While certain exemplary embodiments have been described and shown in the accompanying drawings, it is to be understood that such embodiments are merely illustrative and not restrictive of the current invention, and that this invention is not restricted to the specific constructions and arrangements shown and described since modifications may occur to those ordinarily skilled in the art.
1. A method of forming a transistor comprising:
- forming a gate dielectric layer on a layer of semiconductor material having a first lattice with a first structure and a first spacing;
- forming a gate electrode on the gate dielectric layer;
- implanting dopants into the layer of semiconductor material to form doped tip regions in the layer with a channel between the tip regions;
- etching the layer to form source and drain recesses in the layer with the tip regions between the recesses; and
- filling the source and drain recesses with a source and a drain respectively, wherein at least one of the source and drain regions is made of a film material which:
- (a) is formed epitaxially on the semiconductor material; and
- (b) has a second lattice with a second structure which is the same as the first structure; and
- (c) includes a dopant selected from one of a p-dopant and an n-dopant, wherein (i) if the dopant is a p-dopant, the second spacing is larger than the first spacing, and (ii) if the dopant is an n-dopant, the second spacing is smaller than the first spacing.
2. The method of claim 1 wherein the source and drain have a depth into the layer and are spaced by a width from one another, a ratio of the depth to the width being at least 0.12.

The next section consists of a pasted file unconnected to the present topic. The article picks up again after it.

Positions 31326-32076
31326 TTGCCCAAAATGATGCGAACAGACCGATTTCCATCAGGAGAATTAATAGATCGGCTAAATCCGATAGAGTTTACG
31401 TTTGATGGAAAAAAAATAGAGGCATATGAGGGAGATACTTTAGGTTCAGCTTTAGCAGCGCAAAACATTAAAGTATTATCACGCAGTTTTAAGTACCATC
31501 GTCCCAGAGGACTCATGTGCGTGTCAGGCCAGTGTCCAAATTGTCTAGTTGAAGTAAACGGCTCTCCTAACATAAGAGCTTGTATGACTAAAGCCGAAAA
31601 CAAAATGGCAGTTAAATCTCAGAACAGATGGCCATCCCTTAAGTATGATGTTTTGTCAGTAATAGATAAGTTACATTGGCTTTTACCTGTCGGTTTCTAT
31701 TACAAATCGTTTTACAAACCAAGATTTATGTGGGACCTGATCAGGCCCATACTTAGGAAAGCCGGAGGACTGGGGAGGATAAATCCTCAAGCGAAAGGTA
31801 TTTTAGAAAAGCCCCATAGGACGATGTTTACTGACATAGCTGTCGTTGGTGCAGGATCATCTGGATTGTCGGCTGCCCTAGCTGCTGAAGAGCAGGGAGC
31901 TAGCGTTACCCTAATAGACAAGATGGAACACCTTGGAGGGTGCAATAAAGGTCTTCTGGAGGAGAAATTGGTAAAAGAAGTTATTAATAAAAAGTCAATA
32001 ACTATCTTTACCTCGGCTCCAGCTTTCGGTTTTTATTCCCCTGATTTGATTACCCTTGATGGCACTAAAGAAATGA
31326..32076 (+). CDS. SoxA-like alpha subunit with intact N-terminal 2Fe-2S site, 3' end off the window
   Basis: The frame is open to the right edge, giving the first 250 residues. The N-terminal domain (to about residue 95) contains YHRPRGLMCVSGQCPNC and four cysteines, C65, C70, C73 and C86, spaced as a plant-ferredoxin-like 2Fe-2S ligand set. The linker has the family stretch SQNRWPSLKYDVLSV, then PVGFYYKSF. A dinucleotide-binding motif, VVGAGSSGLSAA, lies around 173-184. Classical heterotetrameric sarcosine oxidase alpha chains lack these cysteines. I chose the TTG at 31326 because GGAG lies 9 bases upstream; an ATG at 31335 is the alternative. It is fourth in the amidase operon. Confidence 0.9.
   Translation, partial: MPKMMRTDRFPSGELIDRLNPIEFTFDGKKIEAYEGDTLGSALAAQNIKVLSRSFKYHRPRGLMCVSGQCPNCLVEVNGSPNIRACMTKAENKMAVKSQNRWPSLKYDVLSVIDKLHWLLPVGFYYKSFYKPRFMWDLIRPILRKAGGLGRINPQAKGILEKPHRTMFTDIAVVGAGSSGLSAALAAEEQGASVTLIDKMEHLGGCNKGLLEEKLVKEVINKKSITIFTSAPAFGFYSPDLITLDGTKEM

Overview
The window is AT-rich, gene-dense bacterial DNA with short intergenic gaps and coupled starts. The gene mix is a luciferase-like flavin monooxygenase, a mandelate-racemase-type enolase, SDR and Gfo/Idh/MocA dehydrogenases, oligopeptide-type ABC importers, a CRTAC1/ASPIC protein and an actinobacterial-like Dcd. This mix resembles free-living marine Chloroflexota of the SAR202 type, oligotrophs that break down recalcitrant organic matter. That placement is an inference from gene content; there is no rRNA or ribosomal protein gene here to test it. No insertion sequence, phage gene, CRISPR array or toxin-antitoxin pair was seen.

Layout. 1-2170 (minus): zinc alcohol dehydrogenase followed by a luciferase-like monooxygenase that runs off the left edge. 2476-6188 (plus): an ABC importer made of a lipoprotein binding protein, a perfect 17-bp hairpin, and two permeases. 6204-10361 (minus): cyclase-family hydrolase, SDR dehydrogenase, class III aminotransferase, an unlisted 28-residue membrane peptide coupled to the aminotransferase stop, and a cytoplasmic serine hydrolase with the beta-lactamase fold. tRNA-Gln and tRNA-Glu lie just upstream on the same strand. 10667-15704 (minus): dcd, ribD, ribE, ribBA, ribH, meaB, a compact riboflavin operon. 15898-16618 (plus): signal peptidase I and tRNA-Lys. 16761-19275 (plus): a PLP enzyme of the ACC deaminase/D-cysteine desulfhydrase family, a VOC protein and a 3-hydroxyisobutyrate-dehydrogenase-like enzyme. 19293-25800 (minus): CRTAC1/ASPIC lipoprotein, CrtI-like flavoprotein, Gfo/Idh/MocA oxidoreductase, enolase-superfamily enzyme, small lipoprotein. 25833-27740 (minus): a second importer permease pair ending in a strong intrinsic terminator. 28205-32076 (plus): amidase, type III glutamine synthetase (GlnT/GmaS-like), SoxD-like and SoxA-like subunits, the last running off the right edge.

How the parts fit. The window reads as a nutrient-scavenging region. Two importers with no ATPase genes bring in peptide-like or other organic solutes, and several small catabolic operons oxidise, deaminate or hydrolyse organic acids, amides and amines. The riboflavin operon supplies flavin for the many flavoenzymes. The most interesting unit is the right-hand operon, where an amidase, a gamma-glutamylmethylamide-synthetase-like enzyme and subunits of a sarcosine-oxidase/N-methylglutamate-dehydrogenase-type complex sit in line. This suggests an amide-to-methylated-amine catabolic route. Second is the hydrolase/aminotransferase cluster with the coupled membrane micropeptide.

3. The method of claim 1, wherein the difference between the first spacing and the second spacing creates a stress in the channel.
4. The method of claim 1, wherein the second material includes the semiconductor material and an additive, the difference between the first spacing and the second spacing being due to the additive.
5. The method of claim 4, wherein the semiconductor material is silicon and the additive is selected from one of germanium and carbon.
6. The method of claim 5, wherein the additive is germanium.
7. The method of claim 6, wherein the germanium comprises between 1 and 20 atomic percent of the silicon and the germanium of the film material.
8. The method of claim 1, wherein:
- (a) if the dopant of the film material is a p-dopant, the dopants of the tip regions are p-dopants; and
- (b) if the dopant of the film material is an n-dopant, the dopants of the tip regions are n-dopants.
9. The method of claim 1, wherein the dopant comprises at least 0.5×1020/cm3 of the film material.
10. The method of claim 9, wherein the film material has a resistivity of less than 1.1 mOhm-cm.
11. The method of claim 1, wherein the gate dielectric layer is formed before the dopants are implanted.
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Filed: Jul 23, 2003
Date of Patent: Mar 1, 2005
Patent Publication Number: 20040070035
Assignee: Intel Corporation (Santa Clara, CA)
Inventors: Anand Murthy (Portland, OR), Robert S. Chau (Beaverton, OR), Tahir Ghani (Portland, OR), Kaizad R. Mistry (Lake Oswego, OR)
Primary Examiner: Donghee Kang
Attorney: Blakely, Sokoloff, Taylor & Zafman LLP
Application Number: 10/626,365